Release Number 8891-24

Federal Court Sanctions Nevada Metals Trader for Spoofing in Gold and Silver Markets

April 11, 2024

Washington, D.C. — The Commodity Futures Trading Commission today announced the U.S. District Court for the District of Nevada entered a consent order on April 9, resolving CFTC charges that Daniel Shak of Las Vegas, Nevada engaged in spoofing and in a manipulative and deceptive scheme in the gold and silver futures markets in violation of the Commodity Exchange Act (CEA) and CFTC regulations.

The order imposes a $750,000 civil monetary penalty, permanently prohibits Shak from trading in commodity interests and registering with the CFTC in any capacity, and a permanent injunction prohibiting Shak from further violations of the CEA’s prohibitions on spoofing and manipulative and deceptive schemes to defraud. The consent order resolves the CFTC’s complaint filed against Shak on August 5, 2022. [See CFTC Press Release No. 8568-22].

In 2013, the CFTC sanctioned Shak for engaging in attempted manipulation by “banging the close” in the Light Sweet Crude Oil futures contracts on the New York Mercantile Exchange. [See CFTC Press Release No. 6781-13]. Two years later, he was sanctioned by the U.S. District Court for the District of Columbia for violating the terms of the CFTC order related to the 2013 enforcement action. [See CFTC Press Release No. 7146-15]. 

“Last year, the Division of Enforcement released an advisory that emphasized the Division will ‘heavily factor recidivism’ into its determination of appropriate civil monetary penalties,” said CFTC Director of Enforcement Ian McGinley. “The penalty and permanent trading ban imposed here demonstrate there is no place for recidivism in CFTC regulated markets, and the CFTC will impose substantial penalties to achieve appropriate deterrence.” [See CFTC Press Release No. 8808-23].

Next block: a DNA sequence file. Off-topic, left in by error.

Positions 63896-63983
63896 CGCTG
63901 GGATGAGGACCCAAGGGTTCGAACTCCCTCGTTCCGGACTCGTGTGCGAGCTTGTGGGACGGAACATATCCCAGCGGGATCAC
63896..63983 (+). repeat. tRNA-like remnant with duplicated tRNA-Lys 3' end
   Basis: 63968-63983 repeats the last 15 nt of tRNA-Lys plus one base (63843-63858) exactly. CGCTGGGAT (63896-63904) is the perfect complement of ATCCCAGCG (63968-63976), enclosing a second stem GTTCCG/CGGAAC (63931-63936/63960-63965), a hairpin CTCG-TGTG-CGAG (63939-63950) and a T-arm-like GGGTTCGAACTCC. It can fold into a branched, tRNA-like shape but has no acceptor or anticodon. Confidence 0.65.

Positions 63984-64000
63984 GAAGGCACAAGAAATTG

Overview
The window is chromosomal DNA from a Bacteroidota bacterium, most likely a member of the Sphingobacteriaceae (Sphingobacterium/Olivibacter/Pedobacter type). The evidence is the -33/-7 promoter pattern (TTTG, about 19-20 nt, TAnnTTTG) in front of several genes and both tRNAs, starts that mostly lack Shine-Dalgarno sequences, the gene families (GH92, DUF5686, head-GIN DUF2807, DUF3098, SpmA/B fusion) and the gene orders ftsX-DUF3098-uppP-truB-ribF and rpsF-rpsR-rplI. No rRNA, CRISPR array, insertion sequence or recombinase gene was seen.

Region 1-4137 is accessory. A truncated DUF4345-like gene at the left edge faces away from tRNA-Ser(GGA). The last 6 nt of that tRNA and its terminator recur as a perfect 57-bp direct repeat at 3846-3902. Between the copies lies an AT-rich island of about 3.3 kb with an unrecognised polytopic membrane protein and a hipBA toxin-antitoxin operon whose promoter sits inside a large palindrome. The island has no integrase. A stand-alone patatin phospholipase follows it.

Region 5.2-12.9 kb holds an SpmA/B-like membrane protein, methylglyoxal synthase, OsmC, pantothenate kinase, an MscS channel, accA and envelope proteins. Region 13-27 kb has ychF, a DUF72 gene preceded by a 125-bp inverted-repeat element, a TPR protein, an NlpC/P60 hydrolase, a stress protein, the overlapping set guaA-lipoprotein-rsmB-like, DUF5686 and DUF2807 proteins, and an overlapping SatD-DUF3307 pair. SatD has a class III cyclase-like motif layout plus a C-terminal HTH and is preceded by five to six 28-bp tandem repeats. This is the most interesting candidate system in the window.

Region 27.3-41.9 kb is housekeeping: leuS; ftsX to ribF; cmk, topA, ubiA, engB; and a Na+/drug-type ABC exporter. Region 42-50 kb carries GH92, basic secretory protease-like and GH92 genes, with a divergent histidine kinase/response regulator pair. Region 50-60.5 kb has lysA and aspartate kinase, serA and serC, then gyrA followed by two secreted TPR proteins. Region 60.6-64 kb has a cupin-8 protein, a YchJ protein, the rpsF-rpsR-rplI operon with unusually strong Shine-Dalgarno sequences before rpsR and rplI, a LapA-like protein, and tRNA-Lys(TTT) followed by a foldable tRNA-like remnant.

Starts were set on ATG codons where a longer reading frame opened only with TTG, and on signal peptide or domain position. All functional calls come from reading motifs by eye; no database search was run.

Case Background

The order finds that from February 2015 through March 2018, Shak repeatedly engaged in manipulative or deceptive acts and practices by spoofing—bidding or offering with the intent to cancel the bid or offer before execution—while placing orders for and trading gold and silver futures contracts on the Commodity Exchange, Inc. On hundreds of occasions, Shak entered large orders for gold or silver futures he intended to cancel before execution, while placing orders on the opposite side of the gold or silver futures market. By placing the spoof orders, Shak intentionally or recklessly sent false signals of increased supply or demand that were designed to trick market participants into executing against orders on the opposite side of the market, which he actually wanted filled. Shak’s spoof orders allowed him to fill orders on the opposite side of the market sooner, at a better price, and/or in larger quantities than he otherwise would.

The CFTC acknowledges and thanks CME Group Inc. for their assistance in this matter.

The Division of Enforcement staff responsible for this case are Brian Hunt, James Holl III, Maura Viehmeyer, Erica Bodin, Elizabeth May, Jordon Grimm, and Rick Glaser.  The Division of Enforcement’s Spoofing Task Force also provided assistance.